Thursday, February 01, 2007

To Be or Not to Be

I'm just finishing up a unit on Hamlet with my seniors (tomorrow, in fact). I've been teaching this play for some 20 years, although I change up what I do each year to keep it fresh for myself. Some things don't change, though. For example, I always have the "to be or not to be" discussion at some point during the unit. I'm always prepared for the discussion because it usually happens when I decide it's going to happen (dictated, of course, by when we arrive at that particular scene in the play).

What I'm never prepared for is when I have that discussion with a student...for real. Three times this week, I've found myself on the listening end of students who wanted to kill themselves. It's not a new experience. It's been happening since my first year of teaching. But it does not get easier with each time like some things do. It is always shocking, always frightening, always unspeakably sad.

It doesn't happen often in the small Christian schools I've worked in. But it has happened in each of them, and somehow, for some reason, the question seems to come my way, more often than not. This week, three different times I was helping kids wrestle with the age-old question. What was new about the first two times is that it was a six year old posing the question. What do you tell a six year old who says he wants to kill himself, who says "I don't want to be in my life"?

Faced with that question first thing Monday morning somehow shifted my whole focus, not only of the day, but of the week. I've not been able to shrug off the unbearable sadness of that little voice saying to me that his life was miserable and he wanted out. At the time, I just put my arm around him and told him that I loved him, and so did Jesus, something that I couldn't do with the 17 year old boy twice in my office today with the same question, "what's the point of living"?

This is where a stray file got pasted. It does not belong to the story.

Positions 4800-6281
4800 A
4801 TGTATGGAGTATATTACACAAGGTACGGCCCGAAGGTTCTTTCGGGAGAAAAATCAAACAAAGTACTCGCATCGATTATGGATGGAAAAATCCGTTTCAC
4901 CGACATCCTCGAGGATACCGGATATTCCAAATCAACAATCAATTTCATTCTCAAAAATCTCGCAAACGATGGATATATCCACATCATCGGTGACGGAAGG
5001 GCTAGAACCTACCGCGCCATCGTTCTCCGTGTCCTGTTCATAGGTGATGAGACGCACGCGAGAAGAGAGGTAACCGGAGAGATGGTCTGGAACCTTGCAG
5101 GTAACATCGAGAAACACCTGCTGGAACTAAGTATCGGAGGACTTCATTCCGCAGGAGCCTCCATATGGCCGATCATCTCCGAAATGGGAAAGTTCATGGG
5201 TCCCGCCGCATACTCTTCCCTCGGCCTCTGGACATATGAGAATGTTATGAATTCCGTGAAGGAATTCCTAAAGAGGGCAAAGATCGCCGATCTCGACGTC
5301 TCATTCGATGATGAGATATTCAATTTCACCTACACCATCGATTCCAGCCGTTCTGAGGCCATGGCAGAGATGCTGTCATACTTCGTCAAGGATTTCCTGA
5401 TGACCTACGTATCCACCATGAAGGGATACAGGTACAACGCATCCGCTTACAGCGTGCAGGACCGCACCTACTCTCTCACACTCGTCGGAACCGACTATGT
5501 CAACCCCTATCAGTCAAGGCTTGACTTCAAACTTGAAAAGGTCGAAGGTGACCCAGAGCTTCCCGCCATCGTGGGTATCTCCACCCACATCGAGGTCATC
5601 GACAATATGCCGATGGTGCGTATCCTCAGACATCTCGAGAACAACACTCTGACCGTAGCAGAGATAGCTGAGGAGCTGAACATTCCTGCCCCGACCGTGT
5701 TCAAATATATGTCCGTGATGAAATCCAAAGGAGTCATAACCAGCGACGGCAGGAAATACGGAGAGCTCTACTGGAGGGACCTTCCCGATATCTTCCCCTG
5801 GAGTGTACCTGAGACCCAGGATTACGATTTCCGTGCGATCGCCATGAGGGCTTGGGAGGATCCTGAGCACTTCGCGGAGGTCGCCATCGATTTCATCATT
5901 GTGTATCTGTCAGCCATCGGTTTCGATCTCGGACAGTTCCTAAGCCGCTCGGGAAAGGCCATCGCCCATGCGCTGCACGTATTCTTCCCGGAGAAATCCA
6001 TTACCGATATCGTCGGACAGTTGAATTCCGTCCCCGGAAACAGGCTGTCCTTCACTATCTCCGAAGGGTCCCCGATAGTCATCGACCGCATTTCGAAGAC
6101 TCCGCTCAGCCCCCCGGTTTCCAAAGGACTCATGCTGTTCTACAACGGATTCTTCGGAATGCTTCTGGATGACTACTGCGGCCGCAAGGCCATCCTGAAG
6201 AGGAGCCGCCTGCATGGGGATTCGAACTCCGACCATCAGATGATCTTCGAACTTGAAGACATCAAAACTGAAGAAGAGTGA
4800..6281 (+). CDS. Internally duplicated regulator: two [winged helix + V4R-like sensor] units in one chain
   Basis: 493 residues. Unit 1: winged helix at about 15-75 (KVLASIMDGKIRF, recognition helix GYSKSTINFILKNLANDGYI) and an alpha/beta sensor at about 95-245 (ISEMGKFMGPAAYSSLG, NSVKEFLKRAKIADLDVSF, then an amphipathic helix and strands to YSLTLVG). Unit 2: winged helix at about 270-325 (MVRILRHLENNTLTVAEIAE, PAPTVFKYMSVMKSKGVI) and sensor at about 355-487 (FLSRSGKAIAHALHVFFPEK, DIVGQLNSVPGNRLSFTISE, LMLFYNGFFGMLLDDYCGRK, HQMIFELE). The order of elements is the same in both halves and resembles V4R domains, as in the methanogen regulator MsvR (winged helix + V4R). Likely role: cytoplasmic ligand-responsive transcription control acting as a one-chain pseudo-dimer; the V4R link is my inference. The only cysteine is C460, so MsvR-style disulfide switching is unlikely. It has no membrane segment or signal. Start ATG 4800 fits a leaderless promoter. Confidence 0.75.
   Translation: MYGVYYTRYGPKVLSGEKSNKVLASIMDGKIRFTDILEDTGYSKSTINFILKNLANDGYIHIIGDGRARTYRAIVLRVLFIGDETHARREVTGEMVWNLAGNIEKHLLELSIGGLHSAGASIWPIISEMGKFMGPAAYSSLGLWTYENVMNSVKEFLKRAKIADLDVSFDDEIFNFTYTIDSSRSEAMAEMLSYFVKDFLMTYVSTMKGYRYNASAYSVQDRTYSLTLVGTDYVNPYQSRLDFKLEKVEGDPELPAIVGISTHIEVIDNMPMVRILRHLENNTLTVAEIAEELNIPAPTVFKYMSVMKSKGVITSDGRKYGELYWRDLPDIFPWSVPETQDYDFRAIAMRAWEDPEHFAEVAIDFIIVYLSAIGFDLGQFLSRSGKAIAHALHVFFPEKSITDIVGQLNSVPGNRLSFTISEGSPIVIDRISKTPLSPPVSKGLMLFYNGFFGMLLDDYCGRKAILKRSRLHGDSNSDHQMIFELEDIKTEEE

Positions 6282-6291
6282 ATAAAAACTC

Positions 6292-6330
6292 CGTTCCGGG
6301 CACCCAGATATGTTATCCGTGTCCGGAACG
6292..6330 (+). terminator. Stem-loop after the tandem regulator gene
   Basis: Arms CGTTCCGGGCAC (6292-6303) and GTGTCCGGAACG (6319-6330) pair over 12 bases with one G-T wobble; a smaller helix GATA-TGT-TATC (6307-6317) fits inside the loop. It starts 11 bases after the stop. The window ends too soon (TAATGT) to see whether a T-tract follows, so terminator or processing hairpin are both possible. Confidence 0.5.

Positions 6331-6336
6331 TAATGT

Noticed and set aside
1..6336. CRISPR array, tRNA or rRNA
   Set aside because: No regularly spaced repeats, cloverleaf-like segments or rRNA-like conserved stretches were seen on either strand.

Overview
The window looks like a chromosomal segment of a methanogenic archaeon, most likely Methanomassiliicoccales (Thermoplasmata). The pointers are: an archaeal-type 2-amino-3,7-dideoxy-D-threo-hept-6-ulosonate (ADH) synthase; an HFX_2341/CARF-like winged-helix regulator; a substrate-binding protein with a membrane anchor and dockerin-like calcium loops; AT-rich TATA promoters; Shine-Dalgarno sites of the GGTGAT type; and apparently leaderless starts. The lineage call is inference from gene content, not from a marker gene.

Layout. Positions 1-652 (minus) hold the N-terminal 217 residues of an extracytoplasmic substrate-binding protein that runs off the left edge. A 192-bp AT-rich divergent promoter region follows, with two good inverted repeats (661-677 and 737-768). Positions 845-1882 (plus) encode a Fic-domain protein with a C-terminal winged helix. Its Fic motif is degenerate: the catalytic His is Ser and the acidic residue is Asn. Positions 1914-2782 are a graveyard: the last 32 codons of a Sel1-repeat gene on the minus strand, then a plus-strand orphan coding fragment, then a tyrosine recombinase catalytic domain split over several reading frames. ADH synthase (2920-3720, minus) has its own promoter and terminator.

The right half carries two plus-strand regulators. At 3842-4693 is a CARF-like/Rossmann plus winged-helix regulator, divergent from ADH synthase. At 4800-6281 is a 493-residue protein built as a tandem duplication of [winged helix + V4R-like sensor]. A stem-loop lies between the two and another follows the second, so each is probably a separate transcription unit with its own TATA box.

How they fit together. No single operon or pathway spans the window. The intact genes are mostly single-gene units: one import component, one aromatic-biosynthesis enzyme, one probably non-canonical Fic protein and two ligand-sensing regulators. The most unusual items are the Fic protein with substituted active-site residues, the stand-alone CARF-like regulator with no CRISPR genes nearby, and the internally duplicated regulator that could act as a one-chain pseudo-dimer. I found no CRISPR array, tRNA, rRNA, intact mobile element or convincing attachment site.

I have no handy philosophical conclusion to this entry any more than I've had one all week long. Except this one thing that I know for sure. Kids need someone to listen to them. They need to know there are adults who respect them and care about their present and their future. I don't always have answers, but I do have time. Time to let a kid know they matter to me...and to God. I can't take away the pain and misery from their lives, but I can give them a moment's respit. For the six year old, it was enough for that day. For the 17 year old, it was a start. For me, it was a reminder of why I am where I am, doing what I do.


Heidi said...

Wow. That makes my week look like a walk in the park. We just had a youth rally...the theme was "Embrace His Scars: life hurts... but our scars match up." The speaker was Chap Clark, a professor at Fuller Theological Seminary.

“Teens face two colliding needs: the need to connect with people and the need to protect oneself,”
he said. “Those two needs drive everything else.”

He also taught a parent/youth leader workshop. Here are part of his comments: "“It’s important to express acceptance and care. Most adults believe kids are the problem. The problem is parents living through their kids. If the kids mess up, it reflects on the parent. In the past, children
were accepted into the community. Today, kids are welcomed if and when they perform enough to be

Rondi said...

I shared your comment with the staff this morning. Thank you for sharing it. It's been a challenging week for all of us...full moon, week of prayer, all that on top of the normal stresses of school...

Sunny said...

At least they come to you. That says a lot. Can't even tell you how often I've prayed for all the struggles you have in your mission.

Rondi said...

Thanks, Sunny. That means a lot.